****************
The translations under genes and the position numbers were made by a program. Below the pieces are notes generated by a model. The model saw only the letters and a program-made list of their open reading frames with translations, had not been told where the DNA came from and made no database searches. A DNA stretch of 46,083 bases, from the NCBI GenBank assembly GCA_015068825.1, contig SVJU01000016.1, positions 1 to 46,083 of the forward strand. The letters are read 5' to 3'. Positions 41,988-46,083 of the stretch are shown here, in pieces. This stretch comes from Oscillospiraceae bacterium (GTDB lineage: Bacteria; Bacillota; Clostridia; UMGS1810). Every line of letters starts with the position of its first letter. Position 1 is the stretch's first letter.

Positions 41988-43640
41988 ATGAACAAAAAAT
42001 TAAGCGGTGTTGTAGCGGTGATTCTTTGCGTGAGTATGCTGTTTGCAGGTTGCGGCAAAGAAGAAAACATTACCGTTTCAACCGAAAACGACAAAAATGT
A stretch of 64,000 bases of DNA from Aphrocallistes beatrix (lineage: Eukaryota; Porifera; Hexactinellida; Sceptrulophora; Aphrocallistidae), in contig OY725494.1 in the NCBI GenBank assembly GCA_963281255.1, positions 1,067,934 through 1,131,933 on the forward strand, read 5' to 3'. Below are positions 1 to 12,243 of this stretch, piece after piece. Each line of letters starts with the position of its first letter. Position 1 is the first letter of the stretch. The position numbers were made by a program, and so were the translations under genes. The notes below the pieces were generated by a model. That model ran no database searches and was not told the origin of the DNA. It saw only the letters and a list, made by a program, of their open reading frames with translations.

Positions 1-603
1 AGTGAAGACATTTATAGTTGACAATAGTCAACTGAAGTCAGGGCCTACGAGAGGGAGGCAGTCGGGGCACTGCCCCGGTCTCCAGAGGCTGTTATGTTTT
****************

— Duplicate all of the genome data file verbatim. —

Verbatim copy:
The translations under genes and the position numbers were made by a program. Below the pieces are notes generated by a model. The model saw only the letters and a program-made list of their open reading frames with translations, had not been told where the DNA came from and made no database searches. A DNA stretch of 46,083 bases, from the NCBI GenBank assembly GCA_015068825.1, contig SVJU01000016.1, positions 1 to 46,083 of the forward strand. The letters are read 5' to 3'. Positions 41,988-46,083 of the stretch are shown here, in pieces. This stretch comes from Oscillospiraceae bacterium (GTDB lineage: Bacteria; Bacillota; Clostridia; UMGS1810). Every line of letters starts with the position of its first letter. Position 1 is the stretch's first letter.

Positions 41988-43640
41988 ATGAACAAAAAAT
42001 TAAGCGGTGTTGTAGCGGTGATTCTTTGCGTGAGTATGCTGTTTGCAGGTTGCGGCAAAGAAGAAAACATTACCGTTTCAACCGAAAACGACAAAAATGT
A stretch of 64,000 bases of DNA from Aphrocallistes beatrix (lineage: Eukaryota; Porifera; Hexactinellida; Sceptrulophora; Aphrocallistidae), in contig OY725494.1 in the NCBI GenBank assembly GCA_963281255.1, positions 1,067,934 through 1,131,933 on the forward strand, read 5' to 3'. Below are positions 1 to 12,243 of this stretch, piece after piece. Each line of letters starts with the position of its first letter. Position 1 is the first letter of the stretch. The position numbers were made by a program, and so were the translations under genes. The notes below the pieces were generated by a model. That model ran no database searches and was not told the origin of the DNA. It saw only the letters and a list, made by a program, of their open reading frames with translations.

Positions 1-603
1 AGTGAAGACATTTATAGTTGACAATAGTCAACTGAAGTCAGGGCCTACGAGAGGGAGGCAGTCGGGGCACTGCCCCGGTCTCCAGAGGCTGTTATGTTTT